At the same time Gov. Ron DeSantis's (R-FL) supporters fear his 2024 presidential prospects are dissipating, he is also seeing Florida Republicans question if his high-profile war with Disney has gone too far.
According to a report from the Wall Street Journal, Republicans and Democrats in his state are cautioning that he is no match for the entertainment titan headed by CEO Robert Iger who recently "took back the reins from Bob Chapek after 15 years.
As one Republican former state senator, Jeff Brandes, bluntly put it: "Disney is playing the long game. Disney has been here for 50 [years]. They’re not going anywhere.”
As the Journal's Arian Campo-Flores and Robbie Whelan wrote, "Mr. Iger’s return has given Disney’s lobbyists more confidence they can persevere in the fight, according to people who work with them, and legal experts say it will be a long one," adding, "Meanwhile, some lawmakers in the GOP-dominated legislature, which has backed the Republican governor, say they have begun to question Mr. DeSantis’s strategy on Disney."
Central to the war being waged by DeSantis is his attempt to wrest control from Disney of "the special tax district encompassing Walt Disney World Resort" by replacing it with a board loaded with his handpicked members --only to have Disney outplay him by striking, "a last-minute deal with the existing board—which it had effectively controlled—that preserved some of its authority over the land housing its Florida theme parks."
That was just the first warning shot -- before a lawsuit was filed this week -- that Disney won't take his aggression lightly.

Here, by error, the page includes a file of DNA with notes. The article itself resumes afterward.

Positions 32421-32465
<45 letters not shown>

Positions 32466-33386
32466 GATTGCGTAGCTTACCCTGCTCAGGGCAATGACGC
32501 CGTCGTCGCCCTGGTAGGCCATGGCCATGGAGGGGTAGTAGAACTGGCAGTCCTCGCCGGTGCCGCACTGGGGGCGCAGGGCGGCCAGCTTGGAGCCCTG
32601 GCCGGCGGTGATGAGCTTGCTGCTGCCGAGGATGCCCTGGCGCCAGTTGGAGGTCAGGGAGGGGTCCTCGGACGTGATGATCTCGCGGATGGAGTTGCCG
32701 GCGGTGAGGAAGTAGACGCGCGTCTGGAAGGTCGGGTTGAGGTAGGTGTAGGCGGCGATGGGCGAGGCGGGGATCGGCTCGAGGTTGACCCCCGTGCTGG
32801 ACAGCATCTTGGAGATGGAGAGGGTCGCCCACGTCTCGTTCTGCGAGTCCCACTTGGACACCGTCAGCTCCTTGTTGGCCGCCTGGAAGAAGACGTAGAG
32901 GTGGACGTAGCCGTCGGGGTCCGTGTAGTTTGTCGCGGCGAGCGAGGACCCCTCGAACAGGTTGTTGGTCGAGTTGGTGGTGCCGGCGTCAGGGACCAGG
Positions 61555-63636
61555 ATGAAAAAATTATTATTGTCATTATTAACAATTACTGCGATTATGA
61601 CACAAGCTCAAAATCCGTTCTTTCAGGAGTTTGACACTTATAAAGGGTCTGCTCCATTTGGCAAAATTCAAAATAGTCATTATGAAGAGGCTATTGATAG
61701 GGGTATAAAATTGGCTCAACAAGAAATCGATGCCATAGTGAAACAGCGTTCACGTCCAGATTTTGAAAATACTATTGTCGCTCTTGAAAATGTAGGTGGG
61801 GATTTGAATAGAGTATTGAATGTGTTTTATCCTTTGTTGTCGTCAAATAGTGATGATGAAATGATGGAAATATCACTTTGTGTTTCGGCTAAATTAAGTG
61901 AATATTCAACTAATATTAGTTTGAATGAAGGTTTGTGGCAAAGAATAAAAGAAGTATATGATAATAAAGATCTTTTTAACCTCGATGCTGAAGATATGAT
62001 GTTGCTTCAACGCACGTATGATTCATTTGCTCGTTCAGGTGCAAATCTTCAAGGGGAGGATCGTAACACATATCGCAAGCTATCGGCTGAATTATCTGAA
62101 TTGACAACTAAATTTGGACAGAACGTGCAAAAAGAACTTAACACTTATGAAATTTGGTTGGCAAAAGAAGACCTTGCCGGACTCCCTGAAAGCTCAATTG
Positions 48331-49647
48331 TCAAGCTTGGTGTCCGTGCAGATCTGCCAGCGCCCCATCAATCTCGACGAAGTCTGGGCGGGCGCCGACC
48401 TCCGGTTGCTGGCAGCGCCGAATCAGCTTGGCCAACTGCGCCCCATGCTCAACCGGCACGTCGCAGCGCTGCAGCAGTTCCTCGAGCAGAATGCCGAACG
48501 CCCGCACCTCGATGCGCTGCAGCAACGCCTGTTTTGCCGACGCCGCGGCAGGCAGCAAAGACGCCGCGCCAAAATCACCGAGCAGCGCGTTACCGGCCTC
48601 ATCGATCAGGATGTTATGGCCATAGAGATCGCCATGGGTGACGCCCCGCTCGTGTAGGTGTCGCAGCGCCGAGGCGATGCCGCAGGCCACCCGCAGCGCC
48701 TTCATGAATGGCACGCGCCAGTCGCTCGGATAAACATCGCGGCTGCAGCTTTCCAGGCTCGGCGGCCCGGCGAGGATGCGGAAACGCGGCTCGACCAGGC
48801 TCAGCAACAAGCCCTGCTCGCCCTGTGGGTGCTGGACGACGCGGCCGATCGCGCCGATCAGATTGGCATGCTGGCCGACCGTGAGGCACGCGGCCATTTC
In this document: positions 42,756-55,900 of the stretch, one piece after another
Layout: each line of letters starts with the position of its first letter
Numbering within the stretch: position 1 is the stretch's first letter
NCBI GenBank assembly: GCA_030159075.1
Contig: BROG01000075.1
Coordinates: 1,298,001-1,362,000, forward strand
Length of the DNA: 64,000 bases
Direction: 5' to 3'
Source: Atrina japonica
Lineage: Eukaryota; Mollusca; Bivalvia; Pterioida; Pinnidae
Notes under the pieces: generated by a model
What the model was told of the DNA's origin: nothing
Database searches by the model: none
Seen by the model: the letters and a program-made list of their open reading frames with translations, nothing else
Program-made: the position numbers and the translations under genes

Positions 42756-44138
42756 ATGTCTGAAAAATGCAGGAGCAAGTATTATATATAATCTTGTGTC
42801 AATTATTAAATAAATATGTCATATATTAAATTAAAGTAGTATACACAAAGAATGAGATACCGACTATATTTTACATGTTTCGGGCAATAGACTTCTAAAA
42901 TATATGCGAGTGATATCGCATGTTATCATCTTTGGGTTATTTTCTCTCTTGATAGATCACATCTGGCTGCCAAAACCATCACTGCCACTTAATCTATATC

Republican state Rep. Spencer Roach, who backs DeSantis, admitted that the ongoing battle may be a losing one.
“I think the governor is right, but I’m not sure at this point that the public is with us, and I would urge the governor to be cautious as he goes on with this fight with Disney," he explained.
"Disney’s economic weight gives the company some leverage. Mr. Iger said at the company’s annual meeting this year that the company plans to invest $17 billion in Florida over the next decade and create 13,000 new jobs. Any attempt to thwart those plans, he said, is 'not just antibusiness but…anti-Florida.' The company also has deployed allies in the amusement park industry to give interviews to local news outlets highlighting its safety record at the resort, and has retooled its lobby operation," the report states.
Florida House member Dan Daley (D-Broward County) claimed he has been informed Disney is more than willing to fight, and added that Iger is more than a match for the Florida governor.
“There’s a marked difference between Disney under Bob Iger and under Bob Chapek,” he pointed out. “Iger is a mammoth and he’s not going to back down."
You can read more here.